The “attorney-client privilege” may be the most well-known and misunderstood legal principle. Both attorneys and clients often make broad assumptions about its scope and application. When these assumptions turn out to be wrong, the protection of the privilege may be lost. Recent decisions suggest caution is warranted.
The basic principle of the privilege seems simple: Confidential communications between an attorney and client for the purpose of seeking or rendering legal advice are protected from disclosure because our adversarial judicial system is most efficient when attorneys and their clients can engage in open and frank communication. The privilege belongs to the client, not the attorney, and may be waived by the client (sometimes inadvertently) if the client discloses the communication to others. Barring longstanding (and rather obvious) exceptions to the rule, such as the crime-fraud exception, U.S. lawyers and clients can rest assured that their communications will be protected from disclosure, right? Not so.
The exact contours of the privilege can vary based on jurisdiction and even area of the law. For instance, in corporate law, attorneys may be consulted about business issues as well as legal ones. Which communications are protected from disclosure by the privilege are often disputed if the transaction ends up in litigation. Disputes concerning the privilege often come down to two questions: Who is included in the scope of the privilege when communication with an attorney? And what content is protected? Corporations are legal entities that make decisions through boards of directors comprised of individual human beings. They act through officers, employees, and agents. Historically, U.S. courts recognized a broad scope of corporate agents who could be included within the scope of the privilege. In the 1981 case Upjohn Co. v. United States, the Supreme Court rejected a narrow standard limiting the scope of the privilege to communications with members of a “control group” who played a “substantial role in deciding or directing the corporation’s legal response.” Subsequent decisions recognize application of the privilege to communications with non-attorneys “if made at the direction of counsel, to gather Information to aid counsel in providing legal services.” Older decisions applying this standard communications with even low-level employees and some independent contractors of corporate clients would fall within the scope of the privilege.
Earlier U.S. decisions applied a “because of” test to determine whether the contents of an attorney client communication fall within the scope of the privilege. Under this test, a communication is privileged “when it can fairly be said that the ‘document was created because of anticipated litigation, and would not have been created in substantially similar form but for the prospect of that litigation.’” This test also reflected a broad scope of the privilege, covering a communication if the purpose of its creation was to provide legal advice in light of possible litigation.
On the other hand, European Union and other non-U.S. jurisdictions have historically recognized a much narrower scope and application where the attorney client privilege does not extend to in-house counsel or communications not related to a “client’s right of defense.” This standard is generally recognized as much narrower than that applied by U.S. courts.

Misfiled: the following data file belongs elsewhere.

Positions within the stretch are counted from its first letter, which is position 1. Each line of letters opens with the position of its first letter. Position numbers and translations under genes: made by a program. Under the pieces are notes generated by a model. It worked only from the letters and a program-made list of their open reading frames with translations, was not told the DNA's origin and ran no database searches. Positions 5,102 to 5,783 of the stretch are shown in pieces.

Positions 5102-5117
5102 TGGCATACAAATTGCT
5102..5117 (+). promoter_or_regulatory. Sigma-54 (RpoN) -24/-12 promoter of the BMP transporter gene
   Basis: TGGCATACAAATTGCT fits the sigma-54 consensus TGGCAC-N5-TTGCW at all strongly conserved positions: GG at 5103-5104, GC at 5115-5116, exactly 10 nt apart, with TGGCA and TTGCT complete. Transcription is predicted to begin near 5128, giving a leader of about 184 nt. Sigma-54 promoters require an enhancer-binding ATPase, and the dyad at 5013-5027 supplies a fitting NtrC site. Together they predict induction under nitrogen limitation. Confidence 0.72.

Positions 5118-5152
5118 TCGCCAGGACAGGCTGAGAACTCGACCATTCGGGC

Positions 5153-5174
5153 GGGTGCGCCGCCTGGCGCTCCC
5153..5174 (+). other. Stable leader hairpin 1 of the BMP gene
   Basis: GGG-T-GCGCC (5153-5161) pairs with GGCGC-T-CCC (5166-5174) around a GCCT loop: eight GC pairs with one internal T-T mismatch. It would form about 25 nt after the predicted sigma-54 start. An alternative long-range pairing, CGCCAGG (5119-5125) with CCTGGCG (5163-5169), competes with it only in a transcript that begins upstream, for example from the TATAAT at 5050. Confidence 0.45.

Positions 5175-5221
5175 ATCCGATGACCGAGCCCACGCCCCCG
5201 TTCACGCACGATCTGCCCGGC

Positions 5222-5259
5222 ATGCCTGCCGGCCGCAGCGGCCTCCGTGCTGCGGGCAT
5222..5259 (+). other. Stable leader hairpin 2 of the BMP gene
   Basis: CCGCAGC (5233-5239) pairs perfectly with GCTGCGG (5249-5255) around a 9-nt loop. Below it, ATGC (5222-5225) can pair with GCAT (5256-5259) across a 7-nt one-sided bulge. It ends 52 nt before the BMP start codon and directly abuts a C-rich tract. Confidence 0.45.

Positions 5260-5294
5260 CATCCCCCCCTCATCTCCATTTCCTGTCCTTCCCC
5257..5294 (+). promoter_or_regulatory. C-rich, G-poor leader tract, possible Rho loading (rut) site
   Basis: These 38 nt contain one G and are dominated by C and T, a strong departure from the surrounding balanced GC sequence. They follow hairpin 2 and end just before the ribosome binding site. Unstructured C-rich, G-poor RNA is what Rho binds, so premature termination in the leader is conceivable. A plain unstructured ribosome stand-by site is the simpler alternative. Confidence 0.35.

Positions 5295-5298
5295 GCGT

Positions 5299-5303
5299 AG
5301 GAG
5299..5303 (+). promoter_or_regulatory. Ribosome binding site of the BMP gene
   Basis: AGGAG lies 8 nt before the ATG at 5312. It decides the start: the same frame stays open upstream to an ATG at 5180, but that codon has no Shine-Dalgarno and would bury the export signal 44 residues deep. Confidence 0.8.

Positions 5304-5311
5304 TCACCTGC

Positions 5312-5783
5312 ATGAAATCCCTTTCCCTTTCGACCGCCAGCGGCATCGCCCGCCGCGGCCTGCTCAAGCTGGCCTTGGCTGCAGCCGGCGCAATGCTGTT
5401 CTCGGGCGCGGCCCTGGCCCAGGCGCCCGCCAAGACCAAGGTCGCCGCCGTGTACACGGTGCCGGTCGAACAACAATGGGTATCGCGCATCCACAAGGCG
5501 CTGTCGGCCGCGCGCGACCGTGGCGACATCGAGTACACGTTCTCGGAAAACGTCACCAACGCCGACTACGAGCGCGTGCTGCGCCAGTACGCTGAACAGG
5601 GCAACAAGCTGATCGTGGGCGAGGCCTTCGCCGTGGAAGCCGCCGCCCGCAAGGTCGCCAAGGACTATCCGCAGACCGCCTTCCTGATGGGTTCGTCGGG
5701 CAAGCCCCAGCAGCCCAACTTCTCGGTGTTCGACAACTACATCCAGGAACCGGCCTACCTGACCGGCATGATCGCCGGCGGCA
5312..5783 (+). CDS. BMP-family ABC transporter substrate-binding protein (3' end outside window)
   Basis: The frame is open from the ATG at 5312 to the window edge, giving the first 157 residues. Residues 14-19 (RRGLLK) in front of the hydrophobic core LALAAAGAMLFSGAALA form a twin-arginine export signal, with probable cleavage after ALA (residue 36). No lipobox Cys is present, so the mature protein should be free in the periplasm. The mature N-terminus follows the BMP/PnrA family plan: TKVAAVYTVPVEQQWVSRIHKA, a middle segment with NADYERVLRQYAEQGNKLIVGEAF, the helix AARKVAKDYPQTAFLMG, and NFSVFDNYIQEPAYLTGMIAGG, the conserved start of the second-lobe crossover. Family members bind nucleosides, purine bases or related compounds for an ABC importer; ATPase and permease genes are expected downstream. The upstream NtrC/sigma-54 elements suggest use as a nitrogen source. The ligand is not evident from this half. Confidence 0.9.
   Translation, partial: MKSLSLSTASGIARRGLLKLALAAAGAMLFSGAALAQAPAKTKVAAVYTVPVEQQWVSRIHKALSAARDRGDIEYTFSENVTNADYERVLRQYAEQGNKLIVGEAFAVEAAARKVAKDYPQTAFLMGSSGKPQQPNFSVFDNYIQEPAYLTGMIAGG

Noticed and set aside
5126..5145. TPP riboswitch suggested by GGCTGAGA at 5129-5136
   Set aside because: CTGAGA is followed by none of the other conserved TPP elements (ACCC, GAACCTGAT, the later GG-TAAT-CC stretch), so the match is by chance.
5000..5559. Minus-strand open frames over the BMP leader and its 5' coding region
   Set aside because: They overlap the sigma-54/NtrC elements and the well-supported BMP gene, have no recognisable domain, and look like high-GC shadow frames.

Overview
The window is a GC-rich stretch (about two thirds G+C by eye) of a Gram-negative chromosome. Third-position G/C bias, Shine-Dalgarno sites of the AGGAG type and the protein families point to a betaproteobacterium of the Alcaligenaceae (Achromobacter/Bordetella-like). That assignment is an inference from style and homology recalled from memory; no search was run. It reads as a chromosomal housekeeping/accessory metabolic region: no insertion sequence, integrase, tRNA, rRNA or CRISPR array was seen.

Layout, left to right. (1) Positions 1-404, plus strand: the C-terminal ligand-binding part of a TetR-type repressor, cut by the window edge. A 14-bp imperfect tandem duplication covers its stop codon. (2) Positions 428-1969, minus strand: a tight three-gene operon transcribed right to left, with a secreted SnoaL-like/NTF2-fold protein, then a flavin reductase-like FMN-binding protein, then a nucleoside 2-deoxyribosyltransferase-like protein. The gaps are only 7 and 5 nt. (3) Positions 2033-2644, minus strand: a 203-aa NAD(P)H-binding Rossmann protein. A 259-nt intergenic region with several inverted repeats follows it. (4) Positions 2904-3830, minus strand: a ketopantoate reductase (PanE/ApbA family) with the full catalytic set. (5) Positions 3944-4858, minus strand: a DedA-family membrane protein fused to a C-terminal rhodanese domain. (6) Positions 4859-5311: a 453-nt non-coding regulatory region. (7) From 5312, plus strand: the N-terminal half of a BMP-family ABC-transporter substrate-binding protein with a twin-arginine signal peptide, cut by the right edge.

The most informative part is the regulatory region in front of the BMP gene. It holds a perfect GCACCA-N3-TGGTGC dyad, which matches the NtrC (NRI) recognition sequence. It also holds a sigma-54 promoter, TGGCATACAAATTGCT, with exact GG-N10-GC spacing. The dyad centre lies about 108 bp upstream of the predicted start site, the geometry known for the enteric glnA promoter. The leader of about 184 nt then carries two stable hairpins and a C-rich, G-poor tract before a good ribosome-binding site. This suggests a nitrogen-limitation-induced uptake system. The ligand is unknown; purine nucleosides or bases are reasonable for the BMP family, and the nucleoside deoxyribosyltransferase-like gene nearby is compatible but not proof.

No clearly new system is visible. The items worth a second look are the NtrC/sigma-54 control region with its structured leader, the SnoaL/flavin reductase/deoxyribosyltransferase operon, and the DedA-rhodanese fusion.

Recent decisions may reflect a narrowing of the privilege in the U.S. In 2007, the Second Circuit adopted the “primary purpose” test concerning the contents of an attorney client privilege. This test protects a communication only if its “primary purpose” is to render legal advice. Courts have interpreted this standard to mean that even if a communication has more than one purpose only one can be a “primary purpose.” In its January 2022 In re Grand Jury decision, the Ninth Circuit adopted the same standard. Thus, these decisions reflect a more restrictive standard applicable to determinations as to whether the content of a communication falls within the scope of the privilege. Will other aspects of the privilege also narrow? Some more recent lower court decisions could also be read as reflecting a trend towards narrowing the scope of persons who can be included within the scope of the privilege.
The Supreme Court recently had an opportunity to clarify application of the privilege when it granted certiorari to hear an appeal of the Ninth Circuit’s decision in In re Grand Jury. But, after hearing oral argument, the justices apparently could not agree that there was a problem to be fixed and dismissed the appeal as having been improvidently granted.
In light of these recent developments, counsel and clients should evaluate their approach to communications that they would seek to protect from disclosure. U.S. clients facing a possible dispute or investigation should involve counsel as early as possible to identify the likely persons from whom information and records will be required and which independent contractors may be needed to provide outside services. Counsel should engage independent contractors directly, not the client. Competent counsel should manage and direct the collection of records and information. Old assumptions about how courts view the privilege should be cast aside. Communications should be conducted with an eye towards the possibility that future disputes about the privilege be subject to a level of review that is more strict than what U.S. courts have applied in the past.